Friday, 28 October 2011

No Expense Spared

Along with the Star Wars saga, the Jurassic Park trilogy has been at the summit of my hi-def wishlist since (before) the format was invented. That wish became reality this Monday with the release of the “Ultimate Trilogy” Blu-ray boxset. I’m still making my way through the dense special features, but couldn’t resist a quick whizz-through review of the films I will adore forever.

PG – 129mins – 1993

Audience’s first visit to the world’s most perilous amusement park is one of *the* shaping moments of my childhood. I can, even now, remember leaving the cinema waaaaay back in 1993 (I was 9 years old) with a new obsession – and I still rank the film as one of my favourites of all time today, some 18 years later.

Toby the Unfriendly Ghost

15 – 84mins – 2011
Written by: Christopher B. Landon
Based on characters created by: Oren Peli
Directed by: Ariel Schulman and Henry Joost
Starring: Jessica Tyler Brown, Chloe Csengery, Christopher Nicholas Smith, Lauren Bittner, Dustin Ingram, Katie Featherstone, Sprague Grayden, Brian Boland


[SPOILERS] Ghost? Demon? Poltergeist? Invisible Friend? Fraud? Despite spooling back to the much referenced troubled childhoods of Paranormal Activity sisters Katie (Featherstone) and Kristi (Grayden), this third entry in the supernatural entity series still fails to comprehensively explain what the hell is haunting, taunting and hurting them. Well they have to leave something to play with in the almost guaranteed fourth instalment…

In PA3 we get a peek at the VHS home movies which disappeared from Kristi and husband Dan’s (Boland) basement in the “burglary” at the start of PA2 (reviewed HERE). Rewinding to the September of 1988, we see young Kristi (Tyler Brown) develop a disturbing camaraderie with her “invisible friend” Toby. The little girl starts talking to thin air, waking in the middle of the night and roaming the house to stare for hours at her sleeping mother (Bittner) and stepfather (Nicholas Smith).

Wednesday, 26 October 2011

Never Kill a Boy on the First Date

18 – 84mins – 2009
Written by: Sean Byrne
Directed by: Sean Byrne
Starring: Xavier Samuel, Robin McLeavy, John Brumpton, Victoria Thaine, Richard Wilson, Jessica McNamee, Suzi Dougherty, Victoria Egger, Anne Scott-Pendlebury


Short film-maker Sean Byrne graduates to feature length productions with this disturbing Aussie torture flick which was marketed off the back of leading man Xavier Samuel's turn as victim-turned-vamp Riley in last year's phenomenally popular Twilight Saga: Eclipse (reviewed HERE).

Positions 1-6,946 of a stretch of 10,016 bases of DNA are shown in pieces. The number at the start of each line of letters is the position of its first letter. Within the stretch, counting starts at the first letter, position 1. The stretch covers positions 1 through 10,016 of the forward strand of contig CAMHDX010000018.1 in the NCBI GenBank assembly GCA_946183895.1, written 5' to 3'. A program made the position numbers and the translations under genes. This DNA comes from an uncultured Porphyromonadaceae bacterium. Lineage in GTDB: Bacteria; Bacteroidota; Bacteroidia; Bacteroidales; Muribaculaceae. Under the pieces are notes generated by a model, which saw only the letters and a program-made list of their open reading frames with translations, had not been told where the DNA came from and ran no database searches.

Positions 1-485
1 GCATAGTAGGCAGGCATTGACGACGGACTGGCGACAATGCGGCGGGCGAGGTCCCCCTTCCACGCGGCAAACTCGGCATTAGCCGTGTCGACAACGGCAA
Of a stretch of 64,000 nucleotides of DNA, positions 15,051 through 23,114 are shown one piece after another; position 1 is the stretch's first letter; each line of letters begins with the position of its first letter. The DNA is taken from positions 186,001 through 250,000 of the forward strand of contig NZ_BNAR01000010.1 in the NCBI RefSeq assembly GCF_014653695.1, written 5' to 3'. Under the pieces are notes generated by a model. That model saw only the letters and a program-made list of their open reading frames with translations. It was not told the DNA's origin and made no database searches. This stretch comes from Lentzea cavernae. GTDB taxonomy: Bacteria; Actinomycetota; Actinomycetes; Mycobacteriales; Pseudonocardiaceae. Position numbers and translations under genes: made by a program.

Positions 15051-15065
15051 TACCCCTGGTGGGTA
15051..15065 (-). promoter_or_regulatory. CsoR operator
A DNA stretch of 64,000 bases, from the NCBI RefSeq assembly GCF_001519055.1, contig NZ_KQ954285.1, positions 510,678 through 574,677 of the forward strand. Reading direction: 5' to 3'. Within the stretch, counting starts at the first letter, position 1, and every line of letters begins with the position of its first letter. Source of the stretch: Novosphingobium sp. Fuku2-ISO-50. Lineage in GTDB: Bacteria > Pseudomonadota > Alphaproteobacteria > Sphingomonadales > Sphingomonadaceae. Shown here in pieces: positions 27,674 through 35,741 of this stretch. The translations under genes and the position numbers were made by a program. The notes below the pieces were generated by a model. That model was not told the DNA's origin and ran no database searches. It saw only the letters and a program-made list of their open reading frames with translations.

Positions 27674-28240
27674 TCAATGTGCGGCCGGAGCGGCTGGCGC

Samuel plays emotionally addled high-schooler Brent, who hides the guilt and pain of killing his father in a car accident six months previous by burying himself in heavy metal and marijuana binges. When he snubs introverted wallflower Lola's (McLeacy) offer of a date to the prom, Brent is completely unaware of the danger that lays ahead. Knocked unconscious and kidnapped by Lola's deranged daddy (Brumpton), Brent wakes up to a very different dance – one where you most definitely don't want to be crowned prom king.

Tuesday, 25 October 2011

Hell's Playground

18 – 92mins – 2010
Screenplay by: Jane Anderson and Adam Gierasch
Based on the 1988 film written by: Joe Augustyn
Directed by: Adam Gierasch
Starring: Shannon Elizabeth, Monica Keena, Edward Furlong, John F. Beach, Michael Copon, Diora Baird, Bobbi Sue Luther, Irina Beskaravaynaya, Jamie Harris


It wasn't until looking up the cast and crew info on IMDb that I realised that this all-guts-no-glory splatter flick is actually a remake of a late eighties frightener of the same name. I'd never heard of it (or its two low-end follow-ups), but it was obviously memorable enough for someone to want to film it anew. Clearly this recent rock n' roll reimagining didn't have quite the same impact, as despite a tentative theatrical run in the third quarter of 2009, it was shelved for a year and released straight to DVD in time for the following Halloween.

It's an obvious time to market any horror flick, but Night of the Demons does at least actually take place on All Hallows Eve. After a stylised sepia-toned silent movie-riffing prologue set on October 31st 1925 sees a party piece séance bring forth a horde of possessive satanic nasties, the film fast forwards to the same house in the present day; abandoned since the supernatural tragedy, until feisty Angela (American Pie's Elizabeth) rents out the sinister property to host a rawkin' Halloween party for all the fittest girls and hunkiest boys on the block.

Monday, 24 October 2011

In Space No One Can Hear You Howl

Written by: Pierre Boulle
Translated from the French by: Xan Fielding
Originally published in: 1963
Vintage Classics Edition published in: 2011